Special events are not the only times that are difficult. Vacations were, and sometimes still are, extremely stressful. When Alex was small, he’d be okay for one night away from home, but the second night he’d put on his coat and pace back and forth in front of the door. We had to barricade the door and sleep with one eye open for fear he’d try to get out of the hotel room and head for home. It wasn’t easy taking him places. Where would we be going? How long would we be there? We’d have to bring toys, food, books, clothes, extra headphones, etc., etc. We had to consider what might be upsetting to him in that environment. How many people would be there? What if he jumped up and down and bit his hand and made lots of noise? What if the environment was too noisy?

In any situation, one of us was always at the ready to leave with Alex when he became over-stimulated by lights, sounds, crowds, or whatever might be causing him discomfort. I go by myself to many parent nights, science fairs, concerts, plays, and so on, while Paul stays home with Scott. Now that he’s older, we occasionally leave Alex with a respite provider so that we can attend an event as a (almost complete) family. The decision we faced each time: feel guilty for leaving him behind, or bring him along and not enjoy ourselves at all.

One year, Alex went to California with a group for a facilitated communication conference. Six days without him? It felt practically obscene how much I reveled in the freedom. We could go anywhere anytime we wanted; we weren’t restricted by bringing Alex and worrying about all the different scenarios of what disaster could happen; we weren’t restricted by what time to leave/return home based on when he was getting picked up/dropped off by his community support worker. It’s been nice to have our other children grow up and take charge of Alex, the house, and the dog, so Paul and I can get away overnight from time to time. It’s wonderful to have that time to escape the routines.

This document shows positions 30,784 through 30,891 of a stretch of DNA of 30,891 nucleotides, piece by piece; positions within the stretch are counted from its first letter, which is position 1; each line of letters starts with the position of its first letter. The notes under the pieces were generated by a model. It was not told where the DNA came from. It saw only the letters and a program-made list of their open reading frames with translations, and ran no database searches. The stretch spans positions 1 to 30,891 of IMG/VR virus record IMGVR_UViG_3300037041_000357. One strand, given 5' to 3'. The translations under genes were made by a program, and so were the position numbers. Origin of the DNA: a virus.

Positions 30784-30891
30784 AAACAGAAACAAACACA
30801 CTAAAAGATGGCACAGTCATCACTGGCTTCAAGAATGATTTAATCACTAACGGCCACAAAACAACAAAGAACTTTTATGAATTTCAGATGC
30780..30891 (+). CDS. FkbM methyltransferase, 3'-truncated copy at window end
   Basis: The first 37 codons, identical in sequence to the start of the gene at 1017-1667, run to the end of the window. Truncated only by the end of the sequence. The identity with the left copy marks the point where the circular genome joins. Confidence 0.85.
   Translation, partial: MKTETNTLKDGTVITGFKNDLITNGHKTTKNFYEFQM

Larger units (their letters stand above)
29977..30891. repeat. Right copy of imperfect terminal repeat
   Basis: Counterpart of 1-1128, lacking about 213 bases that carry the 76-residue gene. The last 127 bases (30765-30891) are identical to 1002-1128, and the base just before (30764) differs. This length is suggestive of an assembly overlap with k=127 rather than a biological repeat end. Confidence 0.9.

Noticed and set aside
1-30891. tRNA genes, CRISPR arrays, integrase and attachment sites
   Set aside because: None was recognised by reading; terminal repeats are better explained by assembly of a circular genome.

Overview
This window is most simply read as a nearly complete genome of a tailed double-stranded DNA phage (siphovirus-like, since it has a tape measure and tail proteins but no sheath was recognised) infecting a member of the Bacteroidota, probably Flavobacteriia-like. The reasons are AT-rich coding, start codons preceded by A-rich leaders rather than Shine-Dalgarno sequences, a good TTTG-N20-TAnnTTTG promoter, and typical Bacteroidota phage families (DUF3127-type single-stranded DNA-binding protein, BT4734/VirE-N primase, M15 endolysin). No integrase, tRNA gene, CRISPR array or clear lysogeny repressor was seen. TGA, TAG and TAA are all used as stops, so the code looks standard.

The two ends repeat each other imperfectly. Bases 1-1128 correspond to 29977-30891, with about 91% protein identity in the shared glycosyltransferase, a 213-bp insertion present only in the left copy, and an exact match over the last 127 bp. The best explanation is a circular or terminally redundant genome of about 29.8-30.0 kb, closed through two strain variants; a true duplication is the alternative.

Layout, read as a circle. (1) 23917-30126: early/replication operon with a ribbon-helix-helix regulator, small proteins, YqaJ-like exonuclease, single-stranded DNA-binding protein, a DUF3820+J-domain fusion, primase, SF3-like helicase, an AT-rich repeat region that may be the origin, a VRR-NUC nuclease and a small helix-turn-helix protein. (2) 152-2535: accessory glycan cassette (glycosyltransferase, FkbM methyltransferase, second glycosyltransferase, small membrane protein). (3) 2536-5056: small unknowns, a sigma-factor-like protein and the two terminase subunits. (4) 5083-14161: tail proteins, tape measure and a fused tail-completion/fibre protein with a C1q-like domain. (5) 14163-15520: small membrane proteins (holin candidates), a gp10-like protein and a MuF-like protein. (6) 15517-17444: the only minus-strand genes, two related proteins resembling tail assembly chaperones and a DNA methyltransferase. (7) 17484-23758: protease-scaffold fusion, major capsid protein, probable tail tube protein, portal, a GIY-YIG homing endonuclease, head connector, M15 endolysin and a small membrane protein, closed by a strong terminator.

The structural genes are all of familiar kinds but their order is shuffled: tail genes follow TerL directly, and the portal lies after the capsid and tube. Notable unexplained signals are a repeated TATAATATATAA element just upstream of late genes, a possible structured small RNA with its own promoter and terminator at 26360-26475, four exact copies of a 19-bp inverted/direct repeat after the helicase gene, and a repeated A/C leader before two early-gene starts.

You might think all of this would fracture our family, having to split ourselves up like this so frequently. On the contrary, we know what it is to sacrifice our needs and wants to help each other. It has welded us firmly together in a way that nothing else could have. We are fiercely loyal, supremely protective, and ever-vigilant in watching over Alex. When we are all united in purpose, how can we fail? I know we won’t fail. I know with the strength, perseverance, compassion, and wisdom we have gained that we will not only succeed, but do it amazingly.


Finding a “Cure” for Autism

I think the only autism “cure” we haven’t tried with Alex is swimming with the dolphins. We, of course, would’ve tried it if we lived anywhere near Florida and hadn’t seen that recent news broadcast about the toddler who was attacked by an alligator. As it is, we’ve given every doctor-approved method, activity, medicine, and diet that we’ve researched a chance. The outcome always being the same: Alex stays the same.

The first big treatment we tried was acupuncture. There was a little boy in Alex’s preschool class whose parents were trying it and he was actually starting to talk! So we found a practioner and began going there once a week. Of course, this meant leaving the other children home alone.

By this time our eldest daughter, Kathleen, was an unusually mature 13-year-old. All of our other children became mature very early–Kathleen, Alan, Jimmy, and even Rose, despite her being two years Alex’s junior. That will happen when you have a sibling with a disability. She bypassed Alex developmentally when she was three and he was five. I have to say that that is still one of the most upsetting events I’ve witnessed as a mother.